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Accelerator Report: Protons or Easter eggs? Let’s hope for both


View of the Linac4

The 86-metre-long Linac4 is composed of different accelerating structures, including the Cell-Coupled-Drift-Tube-Linacs (CCDTLs). (Image: CERN)

Beam commissioning is progressing well across the entire accelerator complex, with initial completion achieved in the first machines of the chain. Last week, the first physics experiments started in the East Area, behind the PS, and others will follow suit shortly.

A Cell-Coupled-Drift-Tube-Linac (CCDTL) ready to be tested in SM18. (Image: CERN)

However, despite the overall positive momentum of beam commissioning, challenges have arisen along the way, highlighting the complexities involved. Last week, some of the components of one of the Linac4 accelerating structures, specifically the Cell-Coupled-Drift-Tube-Linacs (CCDTLs) 3 and 4, presented some issues. Both CCDTLs rely on a single klystron*, a high-power microwave amplifier crucial for providing accelerating power to the structures, which, in turn, transfer the power to the protons, which are then accelerated.

The high-voltage and high-frequency amplifier chain, including the klystron, experienced frequent voltage breakdowns, resulting in a significant drop in accelerating voltage within the two CCDTLs. This disruption severely perturbed the beam, rendering it unusable for the PS Booster. Experts intervened multiple times, initially focusing on fine-tuning the parameters of the amplifier chain and later on cleaning and replacing various components suspected to be causing the breakdowns.

By 22 March, a set of parameters was established to allow the acceleration of beams with a low proton intensity, enabling commissioning activities to continue in the downstream machines, including the LHC. However, these parameters did not meet the requirements for generating the full-blown physics beams that will be required in the coming weeks. On 24 March, a collaborative effort with experts from various groups convened in the CERN Control Centre (CCC) to conduct a final assessment. This evaluation aimed to determine whether the klystron needed replacing.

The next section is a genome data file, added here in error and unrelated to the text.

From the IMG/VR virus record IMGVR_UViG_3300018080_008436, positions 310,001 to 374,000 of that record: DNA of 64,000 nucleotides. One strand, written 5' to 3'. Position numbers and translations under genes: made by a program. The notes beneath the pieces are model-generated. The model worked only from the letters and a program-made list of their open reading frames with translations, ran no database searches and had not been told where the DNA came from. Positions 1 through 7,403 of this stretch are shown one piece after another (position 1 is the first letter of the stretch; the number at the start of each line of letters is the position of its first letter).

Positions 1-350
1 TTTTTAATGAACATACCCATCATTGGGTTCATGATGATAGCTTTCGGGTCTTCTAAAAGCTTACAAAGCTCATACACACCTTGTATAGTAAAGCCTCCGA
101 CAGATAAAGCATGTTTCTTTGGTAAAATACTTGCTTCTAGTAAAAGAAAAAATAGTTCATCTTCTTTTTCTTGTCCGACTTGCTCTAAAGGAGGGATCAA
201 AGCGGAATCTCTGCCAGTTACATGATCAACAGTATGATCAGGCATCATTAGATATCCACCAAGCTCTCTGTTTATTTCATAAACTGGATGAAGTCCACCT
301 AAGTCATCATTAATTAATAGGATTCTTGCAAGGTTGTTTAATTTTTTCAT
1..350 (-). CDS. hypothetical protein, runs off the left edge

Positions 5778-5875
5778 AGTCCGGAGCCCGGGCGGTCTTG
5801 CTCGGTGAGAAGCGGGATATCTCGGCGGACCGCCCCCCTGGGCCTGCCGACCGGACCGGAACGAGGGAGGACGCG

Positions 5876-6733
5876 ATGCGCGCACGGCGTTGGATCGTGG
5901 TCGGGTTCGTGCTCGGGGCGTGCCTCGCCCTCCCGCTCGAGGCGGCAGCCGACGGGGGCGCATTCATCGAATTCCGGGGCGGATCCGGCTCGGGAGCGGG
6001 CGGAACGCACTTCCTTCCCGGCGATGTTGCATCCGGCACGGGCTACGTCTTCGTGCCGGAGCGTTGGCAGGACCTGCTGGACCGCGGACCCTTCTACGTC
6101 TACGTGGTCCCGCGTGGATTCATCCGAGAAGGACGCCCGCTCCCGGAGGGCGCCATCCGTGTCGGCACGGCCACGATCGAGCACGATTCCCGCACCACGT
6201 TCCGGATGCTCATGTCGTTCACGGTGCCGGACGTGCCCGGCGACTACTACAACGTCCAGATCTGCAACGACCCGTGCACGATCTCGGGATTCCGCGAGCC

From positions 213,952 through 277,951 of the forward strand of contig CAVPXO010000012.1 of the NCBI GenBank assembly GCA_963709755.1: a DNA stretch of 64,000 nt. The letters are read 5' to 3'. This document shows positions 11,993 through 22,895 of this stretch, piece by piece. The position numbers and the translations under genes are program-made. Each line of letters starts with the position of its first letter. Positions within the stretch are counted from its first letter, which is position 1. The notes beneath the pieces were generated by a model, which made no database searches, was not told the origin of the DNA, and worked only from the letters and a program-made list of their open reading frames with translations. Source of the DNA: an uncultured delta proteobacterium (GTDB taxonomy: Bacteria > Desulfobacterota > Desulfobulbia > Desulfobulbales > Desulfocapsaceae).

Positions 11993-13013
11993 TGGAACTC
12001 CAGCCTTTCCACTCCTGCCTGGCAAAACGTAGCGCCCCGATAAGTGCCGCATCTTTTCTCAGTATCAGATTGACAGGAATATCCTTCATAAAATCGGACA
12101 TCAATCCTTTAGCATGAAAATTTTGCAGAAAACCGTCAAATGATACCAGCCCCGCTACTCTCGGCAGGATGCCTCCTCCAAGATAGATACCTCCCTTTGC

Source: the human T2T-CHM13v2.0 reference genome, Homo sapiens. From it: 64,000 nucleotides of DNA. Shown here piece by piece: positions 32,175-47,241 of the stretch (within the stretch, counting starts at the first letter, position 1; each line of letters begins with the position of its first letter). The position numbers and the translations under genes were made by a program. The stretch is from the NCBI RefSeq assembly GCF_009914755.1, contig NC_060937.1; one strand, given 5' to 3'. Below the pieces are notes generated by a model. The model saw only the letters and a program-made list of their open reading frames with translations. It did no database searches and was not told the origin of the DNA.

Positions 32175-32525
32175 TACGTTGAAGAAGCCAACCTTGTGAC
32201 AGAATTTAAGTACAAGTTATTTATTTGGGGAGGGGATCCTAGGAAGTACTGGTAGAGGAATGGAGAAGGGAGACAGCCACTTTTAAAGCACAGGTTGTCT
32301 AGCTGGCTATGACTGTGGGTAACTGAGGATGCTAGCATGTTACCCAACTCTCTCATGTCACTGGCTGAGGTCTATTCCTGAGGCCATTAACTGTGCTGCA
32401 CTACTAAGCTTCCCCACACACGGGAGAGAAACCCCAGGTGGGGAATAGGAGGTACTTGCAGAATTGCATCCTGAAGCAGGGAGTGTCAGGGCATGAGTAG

After re-establishing the parameters suitable for high-intensity beam acceleration, the beam was switched back on. Unfortunately, within the first hour, at least two high-voltage breakdowns occurred – the team thus concluded that the klystron replacement was necessary.

To maintain commissioning activities in the downstream machines, parameters allowing low-intensity beam acceleration were reinstated. This allowed operations to continue until Monday morning, when the klystron replacement process started. Such an intervention typically requires two to three days before beam operations can be restored.

The new klystron is in place, ready to feed the CCDTLs 3 and 4. (Image: CERN)

Meanwhile, commissioning activities in the downstream machines have been suspended and the start of physics at the n_TOF facility, behind the PS, has been postponed (it was originally scheduled to start on 25 March). Commissioning of the North Area's secondary beams began on 22 March instead of 25 March. Thanks to this head start, the incident in Linac4 does not impact the overall schedule for the North Area, where physics is still scheduled to start on 10 April.

In Linac4, the old klystron has been removed, and the new one had been installed and tested by 26 March. Beam was sent to the PS Booster at 5 p.m. that day and, at 9 p.m., the LHC beam commissioning activities resumed. Since then, they have been progressing well.

On 27 March, beams entered into “test” collisions at the target energy of 6.8 TeV in the LHC. These were not yet stable beams, which meant that the experiments did not take data. Collisions for physics at 6.8 TeV are expected to take place on 8 April.


* A klystron is a high-power microwave amplifier used to generate high-power radiofrequency (RF) signals at a specific frequency. It operates on the principle of velocity modulation, where bunches of electrons are alternately accelerated and decelerated within a resonant cavity structure. This modulation process results in the amplification of the RF signal.